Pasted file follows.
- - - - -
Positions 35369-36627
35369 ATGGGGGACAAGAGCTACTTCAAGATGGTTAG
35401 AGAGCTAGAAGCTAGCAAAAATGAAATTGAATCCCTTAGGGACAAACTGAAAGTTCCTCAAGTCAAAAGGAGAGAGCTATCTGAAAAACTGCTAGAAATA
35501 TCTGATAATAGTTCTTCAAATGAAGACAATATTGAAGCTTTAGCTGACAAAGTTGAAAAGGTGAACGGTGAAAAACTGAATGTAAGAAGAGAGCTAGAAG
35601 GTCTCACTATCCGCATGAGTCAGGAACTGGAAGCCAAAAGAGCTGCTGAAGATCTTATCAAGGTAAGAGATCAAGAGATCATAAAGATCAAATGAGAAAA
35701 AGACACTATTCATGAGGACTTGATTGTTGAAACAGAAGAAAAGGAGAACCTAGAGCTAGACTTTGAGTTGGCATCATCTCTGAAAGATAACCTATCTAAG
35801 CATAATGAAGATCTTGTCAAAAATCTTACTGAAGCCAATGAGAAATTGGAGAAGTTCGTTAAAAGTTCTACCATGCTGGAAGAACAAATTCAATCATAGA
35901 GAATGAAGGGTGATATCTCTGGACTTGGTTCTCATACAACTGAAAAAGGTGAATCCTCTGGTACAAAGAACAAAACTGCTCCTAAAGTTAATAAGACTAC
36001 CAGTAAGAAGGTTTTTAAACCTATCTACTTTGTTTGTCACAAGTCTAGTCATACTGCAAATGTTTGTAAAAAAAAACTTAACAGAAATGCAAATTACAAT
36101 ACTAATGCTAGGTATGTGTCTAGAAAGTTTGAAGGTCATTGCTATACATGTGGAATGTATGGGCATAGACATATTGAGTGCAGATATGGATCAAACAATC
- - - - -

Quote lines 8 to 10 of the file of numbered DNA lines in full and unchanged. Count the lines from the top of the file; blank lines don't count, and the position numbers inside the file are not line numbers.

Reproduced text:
35901 GAATGAAGGGTGATATCTCTGGACTTGGTTCTCATACAACTGAAAAAGGTGAATCCTCTGGTACAAAGAACAAAACTGCTCCTAAAGTTAATAAGACTAC
36001 CAGTAAGAAGGTTTTTAAACCTATCTACTTTGTTTGTCACAAGTCTAGTCATACTGCAAATGTTTGTAAAAAAAAACTTAACAGAAATGCAAATTACAAT
36101 ACTAATGCTAGGTATGTGTCTAGAAAGTTTGAAGGTCATTGCTATACATGTGGAATGTATGGGCATAGACATATTGAGTGCAGATATGGATCAAACAATC